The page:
[grow_thumb image=”https://telecareaware.com/wp-content/uploads/2013/02/gimlet-eye.jpg” thumb_width=”150″ /]James Wolcott in February’s Vanity Fair
(!) tries on Quantified Selfing
in an amusing and quite Gimlety take on the idée fixe of many Digital Health types. He tries out activity trackers FitBit, Jawbone Up
(which maddeningly don’t correlate); the emWave2 Personal Stress Reliever
; the Pivothead
spy camera sunglasses to film the Movie of His Life. He lightly lampoons the NYC Quantified Self Meetup (one of many all over the world) likening it to a geek version of Weight Watchers (5-10 minutes of individual Show & Tell, applause, huzzahs of ‘carry on’). “With its continuous data streams and hive‑mind chatter, Quantified Self is Weight Watchers exponentialized, an emerging neuro-cellular confraternity.” How true, but at least with WW you did lose pounds. Witty observations abound, such as Quantified Selfing as an ongoing science fair (oh, those geeks again), and its historical roots in American self-improvement dating back to that QSelfer Ben Franklin tracking his progress on 13 virtues. The Gimlet Eye observes that Ben did not shun indulgence in beer, ladies (French and otherwise) or dangerous experimentations with revolutions and lightning, either.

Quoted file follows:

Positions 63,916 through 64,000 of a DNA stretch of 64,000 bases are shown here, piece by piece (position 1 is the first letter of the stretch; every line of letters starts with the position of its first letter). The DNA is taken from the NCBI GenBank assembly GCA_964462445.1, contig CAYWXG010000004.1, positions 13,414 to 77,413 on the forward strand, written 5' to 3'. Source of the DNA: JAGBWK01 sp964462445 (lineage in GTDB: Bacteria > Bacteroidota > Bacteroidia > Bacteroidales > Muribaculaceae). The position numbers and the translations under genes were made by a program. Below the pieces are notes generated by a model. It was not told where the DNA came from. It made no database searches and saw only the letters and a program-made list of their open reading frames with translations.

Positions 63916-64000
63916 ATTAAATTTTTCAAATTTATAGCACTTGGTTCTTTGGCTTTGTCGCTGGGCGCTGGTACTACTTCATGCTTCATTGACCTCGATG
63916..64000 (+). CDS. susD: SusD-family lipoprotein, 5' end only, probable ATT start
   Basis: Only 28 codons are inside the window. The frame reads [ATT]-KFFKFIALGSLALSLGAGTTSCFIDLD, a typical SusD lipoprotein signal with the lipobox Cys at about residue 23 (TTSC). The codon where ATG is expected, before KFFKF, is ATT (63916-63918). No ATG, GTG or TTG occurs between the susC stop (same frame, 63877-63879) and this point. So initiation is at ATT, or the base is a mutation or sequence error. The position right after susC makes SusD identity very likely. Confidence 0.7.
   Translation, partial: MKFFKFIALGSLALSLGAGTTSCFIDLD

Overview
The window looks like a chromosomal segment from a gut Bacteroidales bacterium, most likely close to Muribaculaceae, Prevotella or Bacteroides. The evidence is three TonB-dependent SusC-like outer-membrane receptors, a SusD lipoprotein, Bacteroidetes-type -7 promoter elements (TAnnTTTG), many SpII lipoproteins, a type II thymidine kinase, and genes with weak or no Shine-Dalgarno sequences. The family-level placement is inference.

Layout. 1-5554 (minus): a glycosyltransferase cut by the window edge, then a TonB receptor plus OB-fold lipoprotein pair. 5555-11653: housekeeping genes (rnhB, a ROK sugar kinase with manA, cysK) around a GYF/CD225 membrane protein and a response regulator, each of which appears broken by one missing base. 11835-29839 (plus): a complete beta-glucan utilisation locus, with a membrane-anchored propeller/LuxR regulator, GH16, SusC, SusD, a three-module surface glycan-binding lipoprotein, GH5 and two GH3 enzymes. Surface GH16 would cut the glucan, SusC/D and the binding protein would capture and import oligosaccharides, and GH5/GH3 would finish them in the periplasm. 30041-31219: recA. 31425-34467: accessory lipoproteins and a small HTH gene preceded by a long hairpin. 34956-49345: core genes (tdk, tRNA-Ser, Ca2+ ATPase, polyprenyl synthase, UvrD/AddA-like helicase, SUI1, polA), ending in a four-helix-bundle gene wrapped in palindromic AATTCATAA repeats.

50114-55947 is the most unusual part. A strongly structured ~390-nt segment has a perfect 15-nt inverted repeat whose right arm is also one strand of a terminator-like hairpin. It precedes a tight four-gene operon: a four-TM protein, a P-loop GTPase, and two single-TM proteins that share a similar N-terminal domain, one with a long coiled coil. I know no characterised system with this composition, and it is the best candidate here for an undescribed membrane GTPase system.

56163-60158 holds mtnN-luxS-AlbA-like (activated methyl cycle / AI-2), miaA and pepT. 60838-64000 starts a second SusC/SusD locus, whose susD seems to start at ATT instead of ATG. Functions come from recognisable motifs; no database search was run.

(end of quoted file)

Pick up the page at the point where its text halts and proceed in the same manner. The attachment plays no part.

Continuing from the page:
Disappointingly–or ironically–at the end, in true VF style, he pirouettes to a volte-face, grasping for concluding points out of the kultursmog of politics, trends-on and philosophy, the weirdest being how Quantified Selfing may ultimately achieve Teilhard de Chardin’s Omega Point of supreme collective consciousness a/k/a Man Fusing With God. Now this the Eye does object to, believing far more in the Jungian collective unconscious, particularly after a gimlet (fresh lime, please) or two indulged in a pleasantly sociable watering hole, and that God’s last probable direct relationship with a Jawbone was empowering Samson to take one from a donkey and slay a few thousand Philistines with it. Wolcott’s real reason may be much more literal after his investment in all these ‘doodads’: “I better start getting my numbers up. Otherwise, I run the risk of my Fitbit telling me you suck, and the last thing I need is a personal heckler.”